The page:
One interesting thing is that eating fruits is classifies as drinking. You drink a papaya, orange, … by eating it. I realized they do not drink water too much, basically at all, as the next drinkable water-source is a few miles away at the source of the river. Usually they collect rainwater as well, but right now, there is no rain at all, they say, the rainmakers, or rainmaking magic is not effective for some reason (el-nino year it is otherwise). Also visitors can not walk alone, not by any other reason but it is so isolated and you could easily feel lonely, so usually nobody walks anywhere alone, especially visitors, even if I have been million times at the river, and I told them I can go alone, no problem… it is not possible at all, one should accompany me all the time, as if I go home, I will tell, “they made me walk lonely”. πŸ™‚ loneliness could be an issue here without this mantality for sure.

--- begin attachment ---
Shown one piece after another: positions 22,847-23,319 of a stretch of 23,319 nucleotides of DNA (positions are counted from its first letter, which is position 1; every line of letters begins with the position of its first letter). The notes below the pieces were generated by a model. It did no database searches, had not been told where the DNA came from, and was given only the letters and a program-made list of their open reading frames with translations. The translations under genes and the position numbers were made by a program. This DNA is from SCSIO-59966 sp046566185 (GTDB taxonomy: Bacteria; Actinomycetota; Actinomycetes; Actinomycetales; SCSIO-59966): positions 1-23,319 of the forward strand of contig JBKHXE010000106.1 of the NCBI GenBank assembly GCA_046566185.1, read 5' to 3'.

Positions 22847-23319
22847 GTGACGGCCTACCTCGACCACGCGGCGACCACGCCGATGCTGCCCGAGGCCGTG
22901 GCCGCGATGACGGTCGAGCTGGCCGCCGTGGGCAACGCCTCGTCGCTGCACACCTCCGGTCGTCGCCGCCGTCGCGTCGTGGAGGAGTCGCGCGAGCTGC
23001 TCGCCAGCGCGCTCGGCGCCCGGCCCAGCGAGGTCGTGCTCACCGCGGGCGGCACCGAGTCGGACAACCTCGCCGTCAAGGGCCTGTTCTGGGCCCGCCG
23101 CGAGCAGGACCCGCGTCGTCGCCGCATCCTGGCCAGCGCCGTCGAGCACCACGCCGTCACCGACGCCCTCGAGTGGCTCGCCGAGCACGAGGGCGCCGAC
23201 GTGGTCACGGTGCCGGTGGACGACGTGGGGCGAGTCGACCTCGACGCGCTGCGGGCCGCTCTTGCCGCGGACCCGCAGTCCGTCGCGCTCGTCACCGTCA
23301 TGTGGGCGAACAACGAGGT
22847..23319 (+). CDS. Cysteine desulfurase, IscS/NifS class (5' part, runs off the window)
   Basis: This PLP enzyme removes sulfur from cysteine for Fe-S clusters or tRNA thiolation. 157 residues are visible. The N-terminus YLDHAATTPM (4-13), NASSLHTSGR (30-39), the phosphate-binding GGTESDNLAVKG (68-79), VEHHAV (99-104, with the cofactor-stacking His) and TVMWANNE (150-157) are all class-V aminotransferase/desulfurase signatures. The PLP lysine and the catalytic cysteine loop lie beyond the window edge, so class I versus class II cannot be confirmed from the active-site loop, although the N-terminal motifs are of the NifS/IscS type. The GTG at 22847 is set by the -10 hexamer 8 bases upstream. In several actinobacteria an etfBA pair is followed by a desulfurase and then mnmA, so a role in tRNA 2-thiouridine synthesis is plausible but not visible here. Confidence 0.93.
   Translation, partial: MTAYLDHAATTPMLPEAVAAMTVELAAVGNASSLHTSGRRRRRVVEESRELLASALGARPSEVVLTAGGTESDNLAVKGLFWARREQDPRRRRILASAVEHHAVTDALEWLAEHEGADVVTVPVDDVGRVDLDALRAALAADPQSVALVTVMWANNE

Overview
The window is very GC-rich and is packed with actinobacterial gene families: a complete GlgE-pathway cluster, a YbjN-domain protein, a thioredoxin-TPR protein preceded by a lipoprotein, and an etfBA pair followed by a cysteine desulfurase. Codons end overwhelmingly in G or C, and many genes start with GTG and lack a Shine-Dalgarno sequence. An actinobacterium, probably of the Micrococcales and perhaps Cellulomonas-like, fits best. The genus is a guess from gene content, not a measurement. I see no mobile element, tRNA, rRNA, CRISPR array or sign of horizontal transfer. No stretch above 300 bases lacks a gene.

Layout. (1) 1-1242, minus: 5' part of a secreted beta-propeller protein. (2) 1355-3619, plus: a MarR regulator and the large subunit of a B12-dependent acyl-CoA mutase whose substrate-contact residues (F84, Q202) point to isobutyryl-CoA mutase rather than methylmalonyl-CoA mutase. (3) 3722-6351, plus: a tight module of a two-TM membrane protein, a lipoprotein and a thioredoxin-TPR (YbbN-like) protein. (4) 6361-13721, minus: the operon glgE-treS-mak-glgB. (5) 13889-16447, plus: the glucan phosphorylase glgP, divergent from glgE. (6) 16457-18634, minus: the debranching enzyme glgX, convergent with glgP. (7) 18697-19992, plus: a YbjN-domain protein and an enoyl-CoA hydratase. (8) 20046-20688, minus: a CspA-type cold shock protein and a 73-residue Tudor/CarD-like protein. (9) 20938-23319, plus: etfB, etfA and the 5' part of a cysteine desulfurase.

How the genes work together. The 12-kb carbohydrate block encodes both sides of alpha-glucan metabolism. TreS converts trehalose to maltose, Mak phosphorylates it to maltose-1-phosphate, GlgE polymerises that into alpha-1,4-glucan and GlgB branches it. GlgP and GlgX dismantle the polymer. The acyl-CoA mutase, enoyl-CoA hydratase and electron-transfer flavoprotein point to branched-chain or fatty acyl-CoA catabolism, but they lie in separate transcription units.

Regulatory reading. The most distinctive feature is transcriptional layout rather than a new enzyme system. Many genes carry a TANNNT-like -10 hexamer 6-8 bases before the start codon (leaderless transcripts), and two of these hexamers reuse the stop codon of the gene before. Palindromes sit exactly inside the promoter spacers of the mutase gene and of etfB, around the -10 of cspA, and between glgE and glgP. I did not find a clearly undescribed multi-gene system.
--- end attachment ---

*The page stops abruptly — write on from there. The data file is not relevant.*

First night before drinking kava, I was shown a place between the reefs and rocks where everybody goes for “showering”. They told me that “sorry, but at the village there is no bathroom or other showering facilities”, they only come “here” to wash themselfs. Well, you could not imagine a better settings for some swim, large rocks, some nice trees, a white-sandy pool. The whole place is just so unreal as it could. After the wash it was time to go to the nakamal for some kava. Again, as in the movies, man sitting in the front, kids preparing the drinks, while the ladies and girls in the back-half cooking the dinner. Everybody is quiet, calm, peaceful… the sun slowly heading down… I’m in paradise. Kava is made by the kids here (they are not allowed to drinking it) it is their school… and if they master the kava-drink making, than that will be their first rank, “the one who can do kava for the chief” we talk about them with the other mans, they monitor them carefully, pointing out one kid, who does it soo accurately, with such a passion it is a joy to watch. When it is done, they call everybody by name. The “oldfella” chief first, than the visitor, and than everybody else. Kava is not about geting drunk, it is more about making a friendship, forming a connection betwean each other. It is about respect as well… when they call you, you walk to the boys, there will be a coconut shell for you with kava in it already, you crunch down next to them, everybody stops, no talking, no walking, you drink it with one go, and than you walk back to your sitting place and wait calmly for the effect. People will come and sit close to you to have a conversation, very quietly, very peacefully. And here, this is the most appriciated thing, to have a long quiet talk with someone. They teach me a lot about the culture and kastoms and I talk about my family, my country or other countries I have been. I show a few pictures on my phone and they show me a few as well. It is common that someone walks a day to see the visitor like me who is coming from a far away land, and to have a talk. It is very emotional sometimes while other times it is strange and funny. Like when someone asked me; “did you ever see a big snake in the amazonas?” I replies “yes, I saw only one snake” than everybody stopped, started to look at me suspiciously … silence… ok, so what did I said? Than someone come closer and explains that big snakes only appear to bad people to take them. I immediately grabbed my camera and showed the picture of the only snake I ever seen during my long amazonas adventure, a tiny brown one… it is really a small one… tension eases off, all good, it is only a small snake. πŸ™‚